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WSDL stands for Web Services Description Language. It is an XML dialect that was developed by the W3C to help people who develop enterprise services define what a service does and how a program can access, or consume, it.

For enterprise services, there are two kinds of WSDL available: back-end WSDL and WSDL from the Enterprise Services Repository (ESR).

Back-end WSDL: ES Workplace login required

The back-end WSDL requires access to backend systems, such as SAP ERP, and so requires that you explicitly log in to the ES Workplace. You need a separate login for this type of access to the ES Workplace. Anyone can browse the workplace (it's publicly available), but getting to the back-end WSDL requires additional credentials.

Getting an ES Workplace Login

Customers and partners can apply for access to the ES Workplace here.

You'll need access to back-end WSDL if you want to test drive and consume enterprise services.

WSDL in the ESR: Publicly available

The ESR WSDL is available to anyone who is logged into SDN. The enterprise service pages in the ES wiki link to this WSDL directly.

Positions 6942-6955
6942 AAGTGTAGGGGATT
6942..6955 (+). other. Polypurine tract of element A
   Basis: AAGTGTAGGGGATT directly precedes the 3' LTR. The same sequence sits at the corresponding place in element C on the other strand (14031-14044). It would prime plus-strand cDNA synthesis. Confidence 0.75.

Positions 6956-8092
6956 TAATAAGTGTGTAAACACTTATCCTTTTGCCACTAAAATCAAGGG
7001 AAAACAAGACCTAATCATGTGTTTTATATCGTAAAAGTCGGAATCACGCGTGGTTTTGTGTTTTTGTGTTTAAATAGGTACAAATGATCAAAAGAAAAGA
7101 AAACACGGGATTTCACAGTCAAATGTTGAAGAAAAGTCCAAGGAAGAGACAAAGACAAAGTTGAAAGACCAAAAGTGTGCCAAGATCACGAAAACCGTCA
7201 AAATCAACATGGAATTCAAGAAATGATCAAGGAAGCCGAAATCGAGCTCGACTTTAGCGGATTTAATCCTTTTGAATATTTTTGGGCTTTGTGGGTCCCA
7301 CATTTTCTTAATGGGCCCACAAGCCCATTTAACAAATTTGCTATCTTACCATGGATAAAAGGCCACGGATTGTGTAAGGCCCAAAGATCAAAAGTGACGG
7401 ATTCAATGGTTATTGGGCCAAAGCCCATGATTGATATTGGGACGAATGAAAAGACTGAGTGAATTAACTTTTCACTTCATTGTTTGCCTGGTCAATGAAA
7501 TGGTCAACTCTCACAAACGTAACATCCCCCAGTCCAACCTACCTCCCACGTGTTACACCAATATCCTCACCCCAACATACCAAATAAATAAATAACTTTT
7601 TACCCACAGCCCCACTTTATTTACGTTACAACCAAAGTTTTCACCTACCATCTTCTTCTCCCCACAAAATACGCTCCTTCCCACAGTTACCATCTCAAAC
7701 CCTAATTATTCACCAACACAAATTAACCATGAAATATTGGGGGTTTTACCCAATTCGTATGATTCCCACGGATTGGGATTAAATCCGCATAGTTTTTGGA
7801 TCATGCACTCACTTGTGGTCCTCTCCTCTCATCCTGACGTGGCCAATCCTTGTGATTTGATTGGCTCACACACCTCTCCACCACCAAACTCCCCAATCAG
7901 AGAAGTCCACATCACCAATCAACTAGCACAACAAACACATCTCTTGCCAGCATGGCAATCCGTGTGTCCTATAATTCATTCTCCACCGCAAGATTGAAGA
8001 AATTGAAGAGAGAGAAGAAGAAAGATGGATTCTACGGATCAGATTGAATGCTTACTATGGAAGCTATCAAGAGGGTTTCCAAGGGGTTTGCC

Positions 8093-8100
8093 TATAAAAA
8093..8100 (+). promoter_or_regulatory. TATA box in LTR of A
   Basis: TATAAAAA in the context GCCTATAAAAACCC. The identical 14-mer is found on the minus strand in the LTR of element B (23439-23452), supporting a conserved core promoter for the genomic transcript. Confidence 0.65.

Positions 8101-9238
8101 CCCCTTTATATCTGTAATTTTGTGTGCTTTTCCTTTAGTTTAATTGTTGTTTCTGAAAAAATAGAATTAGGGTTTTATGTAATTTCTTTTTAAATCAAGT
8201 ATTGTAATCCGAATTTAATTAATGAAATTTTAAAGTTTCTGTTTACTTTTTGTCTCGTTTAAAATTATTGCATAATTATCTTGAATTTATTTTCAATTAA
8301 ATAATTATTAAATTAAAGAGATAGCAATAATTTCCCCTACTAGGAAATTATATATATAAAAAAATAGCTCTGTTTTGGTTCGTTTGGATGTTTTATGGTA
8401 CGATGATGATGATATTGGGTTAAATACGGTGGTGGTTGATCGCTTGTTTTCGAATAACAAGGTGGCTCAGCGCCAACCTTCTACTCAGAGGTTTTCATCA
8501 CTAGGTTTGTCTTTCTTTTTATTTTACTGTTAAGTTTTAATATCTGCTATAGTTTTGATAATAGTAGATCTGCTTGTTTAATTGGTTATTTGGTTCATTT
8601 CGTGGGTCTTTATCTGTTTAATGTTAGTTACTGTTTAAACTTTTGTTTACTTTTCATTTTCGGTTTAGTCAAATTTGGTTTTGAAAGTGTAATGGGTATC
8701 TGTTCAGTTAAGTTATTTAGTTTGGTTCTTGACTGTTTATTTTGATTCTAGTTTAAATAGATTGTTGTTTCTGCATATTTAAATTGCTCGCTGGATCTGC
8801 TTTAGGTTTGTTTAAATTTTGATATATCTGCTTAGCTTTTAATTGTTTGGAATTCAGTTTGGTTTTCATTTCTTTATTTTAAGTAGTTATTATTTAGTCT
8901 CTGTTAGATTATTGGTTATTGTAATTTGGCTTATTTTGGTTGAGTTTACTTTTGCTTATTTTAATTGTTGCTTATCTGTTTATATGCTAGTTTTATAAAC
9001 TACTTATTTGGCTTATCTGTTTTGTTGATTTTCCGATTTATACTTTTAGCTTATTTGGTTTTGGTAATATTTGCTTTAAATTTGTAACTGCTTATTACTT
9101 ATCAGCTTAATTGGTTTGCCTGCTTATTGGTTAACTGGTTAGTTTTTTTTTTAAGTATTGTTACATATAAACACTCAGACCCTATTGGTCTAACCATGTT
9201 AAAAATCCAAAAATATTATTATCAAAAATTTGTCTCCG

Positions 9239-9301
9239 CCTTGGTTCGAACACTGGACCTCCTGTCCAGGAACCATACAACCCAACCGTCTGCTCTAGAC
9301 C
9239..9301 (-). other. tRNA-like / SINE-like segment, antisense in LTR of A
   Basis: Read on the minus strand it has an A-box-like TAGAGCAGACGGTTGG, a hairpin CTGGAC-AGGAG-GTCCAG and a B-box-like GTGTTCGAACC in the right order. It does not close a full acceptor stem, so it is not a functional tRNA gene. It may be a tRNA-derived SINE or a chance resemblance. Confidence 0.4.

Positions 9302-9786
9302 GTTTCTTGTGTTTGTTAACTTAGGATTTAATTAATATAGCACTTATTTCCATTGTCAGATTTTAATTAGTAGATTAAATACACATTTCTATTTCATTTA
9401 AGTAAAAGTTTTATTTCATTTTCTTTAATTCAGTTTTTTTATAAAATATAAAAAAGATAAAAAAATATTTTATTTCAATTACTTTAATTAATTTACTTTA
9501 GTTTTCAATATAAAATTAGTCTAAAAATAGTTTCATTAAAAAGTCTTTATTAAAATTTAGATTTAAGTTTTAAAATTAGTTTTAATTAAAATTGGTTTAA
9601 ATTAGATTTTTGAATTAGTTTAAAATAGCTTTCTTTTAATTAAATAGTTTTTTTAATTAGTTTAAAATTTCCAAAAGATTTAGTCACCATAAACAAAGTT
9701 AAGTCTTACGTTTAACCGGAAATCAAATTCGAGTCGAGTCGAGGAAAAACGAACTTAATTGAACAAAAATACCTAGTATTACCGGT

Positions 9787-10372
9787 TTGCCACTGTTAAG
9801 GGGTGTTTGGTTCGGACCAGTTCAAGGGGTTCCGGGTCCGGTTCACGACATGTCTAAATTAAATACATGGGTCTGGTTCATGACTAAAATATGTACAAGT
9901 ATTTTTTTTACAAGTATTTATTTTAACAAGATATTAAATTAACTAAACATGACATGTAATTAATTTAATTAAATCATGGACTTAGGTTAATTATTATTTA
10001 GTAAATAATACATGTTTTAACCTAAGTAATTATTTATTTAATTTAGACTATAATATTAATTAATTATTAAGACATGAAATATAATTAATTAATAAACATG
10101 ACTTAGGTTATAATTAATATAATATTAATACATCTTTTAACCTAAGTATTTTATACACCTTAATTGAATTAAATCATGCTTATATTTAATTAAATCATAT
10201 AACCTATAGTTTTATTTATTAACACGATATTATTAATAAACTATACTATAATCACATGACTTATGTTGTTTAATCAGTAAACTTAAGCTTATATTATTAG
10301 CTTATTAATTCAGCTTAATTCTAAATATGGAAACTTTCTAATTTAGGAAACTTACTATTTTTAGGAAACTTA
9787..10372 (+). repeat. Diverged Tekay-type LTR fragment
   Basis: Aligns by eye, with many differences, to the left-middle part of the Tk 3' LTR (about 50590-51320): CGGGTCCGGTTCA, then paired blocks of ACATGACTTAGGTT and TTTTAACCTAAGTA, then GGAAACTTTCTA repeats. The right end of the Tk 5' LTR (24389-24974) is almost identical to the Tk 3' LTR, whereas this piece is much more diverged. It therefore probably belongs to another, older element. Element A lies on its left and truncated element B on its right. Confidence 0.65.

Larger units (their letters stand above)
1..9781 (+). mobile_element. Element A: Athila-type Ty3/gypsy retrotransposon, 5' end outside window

The ESR WSDL contains all the information and fields for a service operation, so it's an important resource for evaluating enterprise services.

How to find both kinds of WSDL in the ES Workplace

This page provides a brief tour of how to find WSDL in the ES Workplace, using the ES Wiki as your starting point.

Learn More about Enterprise Services in the ES Workplace

First, go to an enterprise service page, like this one.

Links from the ES Wiki to an enterprise service and WSDL in the ES Workplace

Click on the link to the enterprise service and you'll see a page like this one.

Enterprise service page in the ES Workplace

Here you find the paths to the two types of WSDL.

To get to the back-end WSDL, click on the "WSDL (back-end)" link. If you are not logged in to the workplace, a login screen will appear.

To get to the publicly available WSDL, follow the link that says, "WSDL (ESR)"

Publicly available WSDL for an enterprise service

This concludes our WSDL tour of the ES Workplace.

Form for applying for a login for the ES Workplace (so you can get access to backend WSDL)
"How to Use the ES Workplace: efficient browsing and testdriving enterprise services"

W3C's WSDL page
W3C's WSDL tutorial
What is WSDL? (good explanation in layman's terms)